September 27, 2018
Updated on September 27, 2018 at 6:54 pm
The Defense POW/MIA Accounting Agency and the Republic of Korea held a Repatriation Ceremony at Joint Base Pearl Harbor-Hickam. The ceremony will honor 64 fallen South Korean soldiers who fought during the Korean War.
The 64 sets of remains were recovered during joint recovery operations in North Korea between 1996 and 2005.
The MAKRI (Ministry of National Defense Agency for KIA (Killed In Action) Recovery and Identification) Commander Colonel Hak Ki Lee signs the repatriation papers. He is the last of the four to sign. The others are standing (l-r): United Nations Command Chief of Staff Major Gen. Mark Gillette, Defense POW/MIA Accounting Agency (also known as DPAA) Deputy Director Rear Admiral Jon C. Keitz and The Vice Minster of National Defense Choo Suk Suh.
Major General Sangbum Shin, left, shakes hands with WWII and Korean War vet. Lucio Sanico.
These are the 63 of 64 remains that are already on the plane.
This is the last box of remains about to be taken to a table where the United Nations flag will be replaced by a South Korean flag and then loaded onto the plane.
The United Nations flag is removed from the box of remains and folded. The South Korean flag was then placed over the box of remains and taken aboard the airplane to join the other 63 boxes of remains.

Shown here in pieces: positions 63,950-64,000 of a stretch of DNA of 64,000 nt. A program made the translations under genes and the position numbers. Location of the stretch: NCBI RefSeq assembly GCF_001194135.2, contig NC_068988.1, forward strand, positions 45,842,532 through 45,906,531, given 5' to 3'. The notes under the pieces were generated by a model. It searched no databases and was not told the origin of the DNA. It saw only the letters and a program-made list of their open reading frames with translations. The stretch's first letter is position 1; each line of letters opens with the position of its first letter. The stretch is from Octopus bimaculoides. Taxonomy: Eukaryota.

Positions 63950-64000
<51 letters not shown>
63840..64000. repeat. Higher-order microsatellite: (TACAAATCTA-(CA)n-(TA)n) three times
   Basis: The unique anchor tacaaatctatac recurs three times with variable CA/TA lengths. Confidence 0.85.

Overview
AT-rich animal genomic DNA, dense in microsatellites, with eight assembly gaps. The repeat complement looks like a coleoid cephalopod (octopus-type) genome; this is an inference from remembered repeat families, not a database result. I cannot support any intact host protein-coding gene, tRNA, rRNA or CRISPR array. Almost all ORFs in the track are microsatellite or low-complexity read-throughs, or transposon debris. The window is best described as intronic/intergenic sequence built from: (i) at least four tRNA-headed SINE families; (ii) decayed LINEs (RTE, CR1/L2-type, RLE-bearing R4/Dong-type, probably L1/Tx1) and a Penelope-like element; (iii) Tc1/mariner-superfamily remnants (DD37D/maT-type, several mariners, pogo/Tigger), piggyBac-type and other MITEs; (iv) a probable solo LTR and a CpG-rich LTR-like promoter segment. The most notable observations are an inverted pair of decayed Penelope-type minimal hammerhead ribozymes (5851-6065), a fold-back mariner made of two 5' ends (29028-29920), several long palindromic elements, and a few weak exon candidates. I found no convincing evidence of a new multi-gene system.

Cpl. Ty Austin Walker plays taps after the last box of 64 remains were loaded onto the plane. The official party is behind the plane as they escorted the last box of remains.
The remains were commingled with U.S. remains at the time of recovery. Twenty years later, with improvements in technology and advancements in forensic science methodologies, DPAA scientists were able to identify them as South Korean nationals.
Kun Hong Im (left) and Kim Young (from MAKR: Ministry of National Defense Agency for KIA (Killed In Action) Recovery and Identification, South Korea) salute as they stand in front of the South Korean remains the first time they walk aboard the aircraft before the ceremony begins. They would later accept the last of the remains and take the box of remains aboard the plane to conclude the ceremony.
Col. (Ret.) Charles McDaniel, Jr. was the keynote speaker. He and his brother Larry are the surviving sons of Master Sgt. Charles H. McDaniel, Sr. who was killed in combat in Nov. 1050 during the Korean War. Master Sgt. McDaniel's "dog tag" was recently returned by the North Koreans amongst 55 boxes of human remains. This is the Presentation of Colors to start the ceremony.